So I just had to shake my head at the attendee who only heard: “Just sit down and write several hundred pages and you end up with a publishable novel.”

  13. @Mary — thanks for contributing this. One of my favorite comments, not just because it’s validating, but because it shows that you really get it. Now take it and run with it! Larry

  14. Gill Hill

    Larry, in case you don’t hear it enough (which, if you are getting emails with such negative comments, you might not be) I LOVE your blog posts. I also love that you keep telling us the same things, because this is complicated, but basic stuff. By which I mean, it takes a lot to get your head round it, and also that it’s almost impossible to write a decent story without it. I keep thinking I have it, but when I try to put it into practise I can see I am missing something. And then an email link to your blog pops up and I get to read something that helps hammer this stuff home and makes my story better. I’m so glad you refer to Robert McKee, I constantly juggle your theories and his, and I think they complement each other so well. Keep telling us what we need to hear! Gill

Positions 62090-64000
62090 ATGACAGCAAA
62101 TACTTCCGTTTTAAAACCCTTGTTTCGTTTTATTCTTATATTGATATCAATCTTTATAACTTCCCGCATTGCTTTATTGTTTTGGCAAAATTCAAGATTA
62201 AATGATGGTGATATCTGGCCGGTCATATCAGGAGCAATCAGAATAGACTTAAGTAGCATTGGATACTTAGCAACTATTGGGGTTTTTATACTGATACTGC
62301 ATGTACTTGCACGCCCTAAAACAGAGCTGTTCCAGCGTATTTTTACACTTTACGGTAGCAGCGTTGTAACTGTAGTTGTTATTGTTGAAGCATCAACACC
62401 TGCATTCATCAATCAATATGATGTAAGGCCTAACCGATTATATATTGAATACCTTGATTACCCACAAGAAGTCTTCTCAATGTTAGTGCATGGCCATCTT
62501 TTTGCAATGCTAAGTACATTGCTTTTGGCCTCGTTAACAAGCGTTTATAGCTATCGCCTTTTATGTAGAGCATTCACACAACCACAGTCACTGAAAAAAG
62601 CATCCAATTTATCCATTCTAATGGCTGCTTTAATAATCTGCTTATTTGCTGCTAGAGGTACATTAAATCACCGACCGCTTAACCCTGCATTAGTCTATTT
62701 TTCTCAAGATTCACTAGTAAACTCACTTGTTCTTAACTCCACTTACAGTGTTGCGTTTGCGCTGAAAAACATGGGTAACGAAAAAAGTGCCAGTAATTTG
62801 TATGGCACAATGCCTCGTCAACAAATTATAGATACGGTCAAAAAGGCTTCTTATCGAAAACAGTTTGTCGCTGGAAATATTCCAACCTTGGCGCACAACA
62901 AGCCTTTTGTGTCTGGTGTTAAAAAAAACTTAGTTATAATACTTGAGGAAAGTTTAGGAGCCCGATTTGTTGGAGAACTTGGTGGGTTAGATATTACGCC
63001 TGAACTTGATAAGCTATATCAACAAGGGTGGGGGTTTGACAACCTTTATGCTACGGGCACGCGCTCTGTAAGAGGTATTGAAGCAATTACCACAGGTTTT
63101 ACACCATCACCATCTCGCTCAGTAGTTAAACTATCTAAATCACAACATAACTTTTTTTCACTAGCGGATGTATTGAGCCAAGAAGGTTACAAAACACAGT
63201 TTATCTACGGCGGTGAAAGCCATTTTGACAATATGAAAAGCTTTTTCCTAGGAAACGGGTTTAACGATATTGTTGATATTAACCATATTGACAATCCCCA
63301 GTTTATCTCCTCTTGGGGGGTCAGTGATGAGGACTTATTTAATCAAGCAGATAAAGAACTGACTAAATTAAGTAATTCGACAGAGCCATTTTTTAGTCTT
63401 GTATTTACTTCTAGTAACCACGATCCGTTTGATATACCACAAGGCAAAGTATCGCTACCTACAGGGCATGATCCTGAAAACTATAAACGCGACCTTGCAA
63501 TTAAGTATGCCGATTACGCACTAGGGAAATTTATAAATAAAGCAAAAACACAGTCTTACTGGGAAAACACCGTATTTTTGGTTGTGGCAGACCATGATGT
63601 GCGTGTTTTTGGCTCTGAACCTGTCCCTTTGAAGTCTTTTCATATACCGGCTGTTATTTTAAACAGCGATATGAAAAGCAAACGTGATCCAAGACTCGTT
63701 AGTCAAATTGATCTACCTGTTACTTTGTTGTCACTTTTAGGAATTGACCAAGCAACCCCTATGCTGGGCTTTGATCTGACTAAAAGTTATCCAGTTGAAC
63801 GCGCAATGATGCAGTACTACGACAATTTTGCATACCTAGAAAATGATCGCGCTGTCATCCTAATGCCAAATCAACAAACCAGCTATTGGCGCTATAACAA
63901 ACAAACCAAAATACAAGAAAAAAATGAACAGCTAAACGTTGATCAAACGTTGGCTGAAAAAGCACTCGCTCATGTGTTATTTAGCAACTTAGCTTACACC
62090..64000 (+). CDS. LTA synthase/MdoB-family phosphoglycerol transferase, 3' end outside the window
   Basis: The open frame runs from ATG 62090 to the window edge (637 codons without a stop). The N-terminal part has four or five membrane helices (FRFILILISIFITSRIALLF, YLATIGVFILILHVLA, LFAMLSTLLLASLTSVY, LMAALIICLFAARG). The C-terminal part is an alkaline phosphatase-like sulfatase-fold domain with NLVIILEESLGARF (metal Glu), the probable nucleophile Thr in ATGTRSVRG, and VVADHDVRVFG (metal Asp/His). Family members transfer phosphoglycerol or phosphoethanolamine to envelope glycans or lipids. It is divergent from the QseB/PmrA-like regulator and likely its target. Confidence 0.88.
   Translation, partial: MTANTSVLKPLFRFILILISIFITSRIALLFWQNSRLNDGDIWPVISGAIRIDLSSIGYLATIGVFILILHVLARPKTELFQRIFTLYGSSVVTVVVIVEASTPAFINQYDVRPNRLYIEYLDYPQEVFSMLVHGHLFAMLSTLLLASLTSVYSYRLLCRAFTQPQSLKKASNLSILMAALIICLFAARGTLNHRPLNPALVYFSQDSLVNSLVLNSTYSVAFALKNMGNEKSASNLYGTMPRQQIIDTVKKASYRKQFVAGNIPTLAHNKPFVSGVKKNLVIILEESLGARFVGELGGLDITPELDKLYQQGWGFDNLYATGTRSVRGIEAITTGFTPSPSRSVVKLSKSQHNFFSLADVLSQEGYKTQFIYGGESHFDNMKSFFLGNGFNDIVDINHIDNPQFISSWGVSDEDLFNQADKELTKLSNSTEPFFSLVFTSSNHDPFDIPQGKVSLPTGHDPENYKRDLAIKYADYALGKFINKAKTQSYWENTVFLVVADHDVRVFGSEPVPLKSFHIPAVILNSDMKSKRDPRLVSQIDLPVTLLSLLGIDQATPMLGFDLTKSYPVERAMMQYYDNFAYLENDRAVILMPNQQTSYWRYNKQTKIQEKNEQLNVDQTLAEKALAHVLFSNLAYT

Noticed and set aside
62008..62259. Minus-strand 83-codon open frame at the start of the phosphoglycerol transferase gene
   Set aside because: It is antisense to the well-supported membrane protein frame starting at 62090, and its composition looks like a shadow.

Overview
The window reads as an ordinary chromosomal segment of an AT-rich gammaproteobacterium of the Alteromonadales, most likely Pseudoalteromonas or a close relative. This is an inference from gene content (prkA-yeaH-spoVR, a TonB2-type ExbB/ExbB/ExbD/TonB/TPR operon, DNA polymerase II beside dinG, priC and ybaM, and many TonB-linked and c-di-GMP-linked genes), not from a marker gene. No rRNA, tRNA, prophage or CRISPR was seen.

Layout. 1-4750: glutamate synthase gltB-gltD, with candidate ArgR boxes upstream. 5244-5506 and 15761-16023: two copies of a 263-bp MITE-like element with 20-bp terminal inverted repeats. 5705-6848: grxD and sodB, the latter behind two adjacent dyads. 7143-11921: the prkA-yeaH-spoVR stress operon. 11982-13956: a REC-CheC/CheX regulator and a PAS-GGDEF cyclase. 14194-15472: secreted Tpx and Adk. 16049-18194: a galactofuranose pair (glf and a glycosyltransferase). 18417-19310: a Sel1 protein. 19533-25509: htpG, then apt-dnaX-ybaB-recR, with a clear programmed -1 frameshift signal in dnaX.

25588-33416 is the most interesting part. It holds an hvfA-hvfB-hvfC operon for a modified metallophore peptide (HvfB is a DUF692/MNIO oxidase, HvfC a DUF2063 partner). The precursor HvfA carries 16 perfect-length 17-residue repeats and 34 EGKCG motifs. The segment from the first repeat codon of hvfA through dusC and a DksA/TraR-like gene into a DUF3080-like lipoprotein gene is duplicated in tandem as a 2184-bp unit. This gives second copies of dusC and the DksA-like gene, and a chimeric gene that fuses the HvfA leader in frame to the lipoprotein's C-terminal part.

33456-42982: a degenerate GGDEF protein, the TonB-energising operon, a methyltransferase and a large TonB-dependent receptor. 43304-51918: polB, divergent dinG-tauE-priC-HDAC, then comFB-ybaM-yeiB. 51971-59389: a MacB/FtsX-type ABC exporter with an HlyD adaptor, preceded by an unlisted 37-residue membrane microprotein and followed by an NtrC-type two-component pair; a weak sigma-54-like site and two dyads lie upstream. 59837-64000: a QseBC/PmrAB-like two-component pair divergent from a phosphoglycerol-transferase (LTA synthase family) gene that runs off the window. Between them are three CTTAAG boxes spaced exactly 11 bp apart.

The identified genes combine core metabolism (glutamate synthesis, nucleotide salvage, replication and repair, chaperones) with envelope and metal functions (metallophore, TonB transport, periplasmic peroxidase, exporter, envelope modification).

15. Curtis

    Larry
    I’m sure you’ve heard the short story writer, Flannery O’Connor’s take on the truth making us free. She claims that “the truth will make you odd.”

    I’m still amazed that anyone wants to argue with you. It is not like you’re a mind thief.

  16. Gill Hill